10 Steps for Getting Good at Chess – Fast

Do you know how to get better at chess? How do you become a strong chess player? Everyone wants to learn a secret recipe that will help getting good at chess fast! Should you work on tactics? How much time should you be spending on endgames? Do you have to play over-the-board chess? We will answer these and many more questions and will give you a simple 10-step plan outlining the most important steps you should take for getting good at chess.

How to be Better at Chess — Step 1. Solve Tactics Daily

Perhaps one of the most important steps you can take to improve your game is start solving tactics. There are few things you should keep in minds while working on tactics. First of all, you shouldn’t spend the whole training session on it. Spending 15-20 minutes a day is totally sufficient.

Select the problems you can solve fairly quickly. If you need to spend 30 minutes to find a single solution, the problem is too hard. Ideally, you should spend around 2-3 minutes per problem or less for finding all the crucial lines and variations. You can read this post to learn how to solve tactics.

That way you can solve 7-10 problems a day. It may not seem like a lot, but it will result in 70 problems/week, 300 problems/month or 4500 problems/year. That is a good foundation and will make you proficient at finding most combinations.

How to be Better at Chess — Step 2. Play Competitive Chess

Second very important step for getting good at chess is practice. The most common mistake amateur players make is assuming that playing online chess is enough. Online chess can be a temporary alternative for over the board chess. However, to fully concentrate on the game and perform at your best a real face-to-face competition is a must.

Even when playing practice matches, the amount of value you gain from over-the-board games cannot be compared with online chess. There are no GMs and IMs that became who they are from online chess. They play online, but more so for fun rather than for serious training. If you want to fully benefit from your practice matches, always choose over-the-board! It’s as simple as that.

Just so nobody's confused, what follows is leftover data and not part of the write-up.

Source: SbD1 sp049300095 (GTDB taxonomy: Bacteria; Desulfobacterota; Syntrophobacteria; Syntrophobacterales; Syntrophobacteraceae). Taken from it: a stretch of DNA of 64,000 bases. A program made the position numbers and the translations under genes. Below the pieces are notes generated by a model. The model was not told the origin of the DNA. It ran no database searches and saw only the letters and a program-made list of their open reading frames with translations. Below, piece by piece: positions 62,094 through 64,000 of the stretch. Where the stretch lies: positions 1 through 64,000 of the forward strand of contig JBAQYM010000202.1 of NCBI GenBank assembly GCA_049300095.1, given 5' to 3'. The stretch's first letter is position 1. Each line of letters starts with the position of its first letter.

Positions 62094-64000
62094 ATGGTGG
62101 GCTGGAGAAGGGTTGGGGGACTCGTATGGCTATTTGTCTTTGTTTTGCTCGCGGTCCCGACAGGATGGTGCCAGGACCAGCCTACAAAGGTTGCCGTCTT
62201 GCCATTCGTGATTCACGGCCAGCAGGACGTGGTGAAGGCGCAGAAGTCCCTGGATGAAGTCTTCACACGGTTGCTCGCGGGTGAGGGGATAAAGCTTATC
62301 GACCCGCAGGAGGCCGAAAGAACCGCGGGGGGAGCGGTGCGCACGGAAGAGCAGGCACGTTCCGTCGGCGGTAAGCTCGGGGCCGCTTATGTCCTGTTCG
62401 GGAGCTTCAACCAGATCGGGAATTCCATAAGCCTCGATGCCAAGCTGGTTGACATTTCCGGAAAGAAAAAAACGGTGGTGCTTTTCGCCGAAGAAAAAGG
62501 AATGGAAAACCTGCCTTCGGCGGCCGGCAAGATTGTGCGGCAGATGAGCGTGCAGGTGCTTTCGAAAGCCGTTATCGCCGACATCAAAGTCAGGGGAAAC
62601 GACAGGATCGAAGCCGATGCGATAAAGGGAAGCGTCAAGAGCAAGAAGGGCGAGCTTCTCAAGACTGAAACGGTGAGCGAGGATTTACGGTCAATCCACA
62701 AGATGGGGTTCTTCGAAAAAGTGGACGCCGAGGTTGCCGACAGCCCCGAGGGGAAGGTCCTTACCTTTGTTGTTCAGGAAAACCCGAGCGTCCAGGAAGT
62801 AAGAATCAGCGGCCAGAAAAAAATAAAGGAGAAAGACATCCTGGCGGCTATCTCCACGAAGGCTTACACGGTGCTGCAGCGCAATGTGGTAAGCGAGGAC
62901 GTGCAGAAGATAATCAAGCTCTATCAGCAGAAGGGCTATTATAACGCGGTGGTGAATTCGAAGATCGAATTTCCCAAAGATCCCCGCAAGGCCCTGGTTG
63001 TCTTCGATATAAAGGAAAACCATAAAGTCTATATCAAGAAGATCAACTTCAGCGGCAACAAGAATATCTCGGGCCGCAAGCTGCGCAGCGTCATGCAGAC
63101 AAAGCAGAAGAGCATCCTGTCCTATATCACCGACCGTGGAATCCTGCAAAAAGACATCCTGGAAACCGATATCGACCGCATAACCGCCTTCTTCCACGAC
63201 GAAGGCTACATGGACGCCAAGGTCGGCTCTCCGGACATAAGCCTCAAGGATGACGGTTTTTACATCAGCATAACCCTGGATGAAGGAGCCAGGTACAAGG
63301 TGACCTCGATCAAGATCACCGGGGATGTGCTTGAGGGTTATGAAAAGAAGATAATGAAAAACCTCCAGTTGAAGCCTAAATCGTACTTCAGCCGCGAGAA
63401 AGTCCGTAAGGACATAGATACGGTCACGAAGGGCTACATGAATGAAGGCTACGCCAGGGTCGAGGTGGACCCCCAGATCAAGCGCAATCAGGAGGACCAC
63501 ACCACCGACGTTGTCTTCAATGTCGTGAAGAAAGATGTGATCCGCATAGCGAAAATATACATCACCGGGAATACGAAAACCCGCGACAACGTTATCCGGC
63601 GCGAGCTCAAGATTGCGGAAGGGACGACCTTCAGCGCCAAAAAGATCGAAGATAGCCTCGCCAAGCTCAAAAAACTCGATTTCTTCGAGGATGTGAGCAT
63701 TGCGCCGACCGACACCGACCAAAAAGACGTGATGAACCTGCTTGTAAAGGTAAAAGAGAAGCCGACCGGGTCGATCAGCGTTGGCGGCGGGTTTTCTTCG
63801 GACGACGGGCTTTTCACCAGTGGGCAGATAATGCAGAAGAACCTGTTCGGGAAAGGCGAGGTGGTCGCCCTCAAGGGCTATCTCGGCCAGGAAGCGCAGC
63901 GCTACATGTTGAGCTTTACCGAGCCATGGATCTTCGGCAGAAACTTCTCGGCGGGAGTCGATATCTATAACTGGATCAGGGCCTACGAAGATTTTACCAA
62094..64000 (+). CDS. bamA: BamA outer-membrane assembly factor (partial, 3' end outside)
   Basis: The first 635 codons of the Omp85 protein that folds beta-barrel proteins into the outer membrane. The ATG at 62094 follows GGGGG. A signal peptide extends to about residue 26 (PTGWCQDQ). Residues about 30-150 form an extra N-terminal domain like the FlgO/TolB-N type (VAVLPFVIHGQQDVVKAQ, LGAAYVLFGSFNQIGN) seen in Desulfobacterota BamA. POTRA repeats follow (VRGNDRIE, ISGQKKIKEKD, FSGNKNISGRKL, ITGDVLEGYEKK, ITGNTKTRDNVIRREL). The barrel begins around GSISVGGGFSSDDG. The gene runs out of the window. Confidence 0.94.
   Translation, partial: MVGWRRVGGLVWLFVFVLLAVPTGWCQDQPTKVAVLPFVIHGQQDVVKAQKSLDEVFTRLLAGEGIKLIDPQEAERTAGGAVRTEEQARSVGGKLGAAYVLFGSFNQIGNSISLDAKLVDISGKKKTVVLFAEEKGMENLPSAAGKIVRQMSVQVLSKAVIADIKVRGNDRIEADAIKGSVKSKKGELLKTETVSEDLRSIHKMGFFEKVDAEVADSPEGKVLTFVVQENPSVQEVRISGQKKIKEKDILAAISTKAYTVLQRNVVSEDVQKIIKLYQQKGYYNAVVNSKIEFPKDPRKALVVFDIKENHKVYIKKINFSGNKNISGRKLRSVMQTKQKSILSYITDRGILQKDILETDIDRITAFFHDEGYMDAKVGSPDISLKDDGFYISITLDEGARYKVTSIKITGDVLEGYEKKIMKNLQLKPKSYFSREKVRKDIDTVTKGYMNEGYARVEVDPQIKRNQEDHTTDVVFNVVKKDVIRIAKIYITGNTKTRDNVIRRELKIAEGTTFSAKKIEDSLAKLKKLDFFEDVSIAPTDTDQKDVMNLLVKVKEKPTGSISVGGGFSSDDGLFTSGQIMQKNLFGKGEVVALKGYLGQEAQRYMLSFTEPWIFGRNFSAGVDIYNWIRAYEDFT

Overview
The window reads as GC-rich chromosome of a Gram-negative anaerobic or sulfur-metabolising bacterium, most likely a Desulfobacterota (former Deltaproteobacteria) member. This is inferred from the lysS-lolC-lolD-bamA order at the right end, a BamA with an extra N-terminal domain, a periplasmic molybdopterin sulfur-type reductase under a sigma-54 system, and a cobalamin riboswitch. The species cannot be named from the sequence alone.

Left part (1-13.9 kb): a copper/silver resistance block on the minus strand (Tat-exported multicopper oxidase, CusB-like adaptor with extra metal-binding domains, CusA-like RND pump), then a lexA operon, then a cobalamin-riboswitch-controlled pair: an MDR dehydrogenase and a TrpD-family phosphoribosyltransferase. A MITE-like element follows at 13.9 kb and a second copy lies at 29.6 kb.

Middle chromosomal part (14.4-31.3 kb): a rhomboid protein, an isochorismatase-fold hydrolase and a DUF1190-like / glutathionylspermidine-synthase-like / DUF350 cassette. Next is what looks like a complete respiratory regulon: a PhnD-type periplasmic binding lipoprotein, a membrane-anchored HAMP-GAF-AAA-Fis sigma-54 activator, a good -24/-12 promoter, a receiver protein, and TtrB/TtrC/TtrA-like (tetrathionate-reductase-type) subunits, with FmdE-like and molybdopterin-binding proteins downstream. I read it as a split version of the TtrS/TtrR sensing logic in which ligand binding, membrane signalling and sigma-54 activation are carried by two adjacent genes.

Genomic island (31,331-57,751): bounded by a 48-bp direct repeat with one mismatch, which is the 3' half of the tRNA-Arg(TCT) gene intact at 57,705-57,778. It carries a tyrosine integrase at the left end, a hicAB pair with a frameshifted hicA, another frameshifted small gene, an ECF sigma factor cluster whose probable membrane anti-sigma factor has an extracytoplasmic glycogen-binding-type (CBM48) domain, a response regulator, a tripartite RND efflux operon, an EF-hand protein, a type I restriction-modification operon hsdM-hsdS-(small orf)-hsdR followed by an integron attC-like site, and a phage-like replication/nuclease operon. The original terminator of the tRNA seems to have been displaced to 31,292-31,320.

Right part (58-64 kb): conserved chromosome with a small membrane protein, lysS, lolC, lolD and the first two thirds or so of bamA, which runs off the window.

How to be Better at Chess — Step 3. Analyze All Your Losses

Analyzing lost games is one the most important aspects of getting good at chess. Many amateur players prefer either not to analyze their games altogether or just to focus on analyzing the wins. Unfortunately, we cannot learn from somebody else’s mistakes.

We learn the best from our own. Touching a hot plate once and getting burned is 1000% more efficient than being told 100 times that touching a hot plate is dangerous. In chess it works the same way. By missing a back rank mate once or twice you’ll beware and avoid future accidents.

By analyzing your lost games you will understand what went wrong and will do your best to avoid this kind of things from happening in future games. It is painful to look at your losses, but it is the only way for getting good at chess. If you want to learn how to analyze games I suggest reading 7 most important factors in position analysis and questions to ask yourself when analyzing your own games.

How to be Better at Chess — Step 4. Study Grandmaster Games

Why is it important to study grandmaster games? From analyzing games of very strong players you learn many ideas and maneuvers which are next to impossible to discover yourself.

There are couple things to keep in mind when going over the GM games. First of all, you should study well-annotated games and try understanding why the moves were played. Approach the game from an active position. Put yourself in player’s shoes, identify all of the threats, come up with a plan and only then compare your findings and analysis with what happened in the game.

Active learning is by far more superior technique than simply reading annotations. Make your brain work while going over grandmaster games, and it will do the same in your own games.

How to be Better at Chess — Step 5. Use Technology Wisely

Modern chess technology is amazing. There are engines that can easily beat World Champions. There is software that stores millions of chess games played starting from the 1200s. There are programs that can analyze games for you, to help figuring out what and when things went wrong. This technology is responsible for producing 12 and 13-year-old GMs, contrary to 20-30 years ago, when it would seem impossible. However, technology alone will not do you any good. It is not a substitute for hard work.

Many chess players take a shortcut by analyzing their games solely with computers, bypassing human component. A computer cannot help you at understanding why those mistakes were made. It cannot show you how to avoid those in future. It is very important to analyze all of your games yourself, and only then check with an engine.